A very bonnie boat trip
By Lucy Gillmore, Daily Mail

The Firth of Clyde does not exactly have a holiday ring to it. To most people, it conjures up a chimney-clogged skyline rather than sultry seaside sunsets. The industrial heritage also does little to suggest a nature lovers' paradise, but, in fact, the salty waters teem with wildlife and the coast is unrecognisable as Glasgow's backyard.

The Cowal Peninsula, jutting down into the Firth of Clyde, is bordered by Loch Long and Loch Fyne and is blanketed by the Argyll Forest Park. Off its tip is the Isle of Bute, while further down is the island of Arran, sheltered from the Atlantic by the comforting arm of the Kintyre Peninsula. The rocks are covered with basking seals, the coast is peppered with little fishing villages and the islands and islets lapped by seafaring history. And there's no better way to experience this precious part of Scotland than on a converted trawler.We were on a three-day cruise sailing around the sun-bathed sea lochs and the gorse-pricked islands of southern Argyll on the Glen Massan, an old fishing vessel-turned-luxury cruise boat. Reclining on a wooden lounger, a glass of chilled white wine to hand, we chugged on towards our first anchorage. As the sun slowly sank, it was hard to believe this was Scotland.

Admittedly, we were wrapped in blankets, but, hey, a sea breeze is a sea breeze wherever you are.
It was doubly surprising to me that I was there at all. Frankly, I am not your average cruise-goer. Whenever the subject came up, my standard response was always an ungrateful: 'I'd rather chew off my own arm.'The thought of spending a week – or longer – in an enormous floating hotel, with whistle-stop tours of Caribbean islands or Mediterranean cities, had always been my idea of hell. But I am drawn to the water. And, after a trip to Laos last year, floating soporifically down the Mekong on an old rice barge, I was hooked on small-boat cruising.There's something soothing about sitting on deck watching the coastline drift by. And something satisfying about that boat being a traditional vessel, history seeping out of the woodwork but now enjoying a new lease of life. Small boats are more intimate, like waterborne boutique hotels. And so, when a friend suggested a few days holiday on this old Scottish trawler, I flung my raingear, my wellies and thick jumpers into the car and set off for the west coast. What I didn't think to pack was the sunscreen.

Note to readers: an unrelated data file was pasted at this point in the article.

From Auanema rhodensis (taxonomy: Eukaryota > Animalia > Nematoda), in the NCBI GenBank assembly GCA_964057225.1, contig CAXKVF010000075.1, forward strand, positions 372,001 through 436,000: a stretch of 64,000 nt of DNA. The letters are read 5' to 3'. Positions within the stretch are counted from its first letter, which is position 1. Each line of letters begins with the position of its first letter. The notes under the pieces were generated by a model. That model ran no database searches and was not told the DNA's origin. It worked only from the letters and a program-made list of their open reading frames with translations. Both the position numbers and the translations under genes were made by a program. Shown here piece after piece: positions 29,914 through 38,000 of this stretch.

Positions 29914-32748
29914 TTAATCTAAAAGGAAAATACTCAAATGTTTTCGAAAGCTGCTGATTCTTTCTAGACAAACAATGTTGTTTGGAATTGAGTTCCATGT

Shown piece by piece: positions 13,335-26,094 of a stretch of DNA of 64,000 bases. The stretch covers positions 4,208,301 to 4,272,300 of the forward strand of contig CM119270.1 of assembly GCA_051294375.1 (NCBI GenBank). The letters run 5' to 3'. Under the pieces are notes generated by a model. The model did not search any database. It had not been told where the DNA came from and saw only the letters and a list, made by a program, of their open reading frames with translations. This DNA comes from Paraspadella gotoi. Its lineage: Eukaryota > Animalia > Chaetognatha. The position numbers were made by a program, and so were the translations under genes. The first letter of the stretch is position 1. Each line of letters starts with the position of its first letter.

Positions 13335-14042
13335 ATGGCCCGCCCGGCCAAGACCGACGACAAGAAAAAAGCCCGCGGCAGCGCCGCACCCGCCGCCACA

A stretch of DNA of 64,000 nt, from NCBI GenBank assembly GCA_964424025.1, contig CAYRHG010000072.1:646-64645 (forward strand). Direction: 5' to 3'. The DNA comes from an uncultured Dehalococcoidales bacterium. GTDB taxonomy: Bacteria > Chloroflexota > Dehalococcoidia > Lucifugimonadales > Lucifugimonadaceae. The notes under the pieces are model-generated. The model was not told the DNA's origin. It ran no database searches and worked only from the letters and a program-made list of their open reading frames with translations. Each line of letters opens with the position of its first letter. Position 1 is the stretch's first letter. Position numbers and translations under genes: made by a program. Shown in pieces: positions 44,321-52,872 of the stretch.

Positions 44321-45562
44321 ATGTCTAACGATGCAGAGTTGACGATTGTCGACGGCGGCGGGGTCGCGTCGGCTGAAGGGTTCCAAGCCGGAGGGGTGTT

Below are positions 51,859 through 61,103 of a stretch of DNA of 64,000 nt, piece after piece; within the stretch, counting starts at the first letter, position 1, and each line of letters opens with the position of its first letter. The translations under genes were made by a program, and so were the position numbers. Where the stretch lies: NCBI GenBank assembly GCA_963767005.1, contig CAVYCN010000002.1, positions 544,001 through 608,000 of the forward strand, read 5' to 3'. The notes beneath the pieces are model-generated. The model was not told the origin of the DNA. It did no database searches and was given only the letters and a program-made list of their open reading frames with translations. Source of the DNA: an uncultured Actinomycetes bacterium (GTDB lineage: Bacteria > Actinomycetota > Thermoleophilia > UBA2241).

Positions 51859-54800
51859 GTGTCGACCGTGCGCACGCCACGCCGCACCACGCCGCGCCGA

The Glen Massan is one of two boats owned by The Majestic Line, a family-run company set up by architect Andrew Thoms and Dr Ken Grant. Five years ago, the two friends were sailing around the Med on a Turkish gulet when they started to discuss how small-group cruising could work in the area they had sailed all their lives: the Firth of Clyde.Thoms and Grant are passionate about the fishing boats that used to ply these waters, so they rescued a decommissioned trawler from a scrapyard and it spent a year in Holy Loch marina being converted into wood-panelled, gold-funnelled, six-cabin passenger boat.The 26-metre Glen Massan took perkily to the waters again in 2006, and then they found a second vessel, Scottish-designed but Irish-built Glen Tarsan. It is based in Oban and sails around the islands of Mull and Islay.

Cruises range from the standard six days to long weekends, and itineraries change with the wind – and guests' whims
   Our tour of the inlets and islands of Southern Argyll started in Holy Loch marina near Dunoon and ended in Inveraray on Loch Fyne, but the bit in between depended on the weather – and what we fancied. We started with a briefing from our captain, Scott (from New Zealand), and our chef, Mary (his wife), and a welcome drink with fellow passengers.We were eight in all, plus crew, but the Glen Massan can take 11 or 12 passengers if fancy hiring the whole boat. One couple, David and Moira, were there to celebrate their golden wedding anniversary, Brenda and Jim had just married off their daughter and were shattered. Her sister, Ann, and his father, John, completed the easy-going party.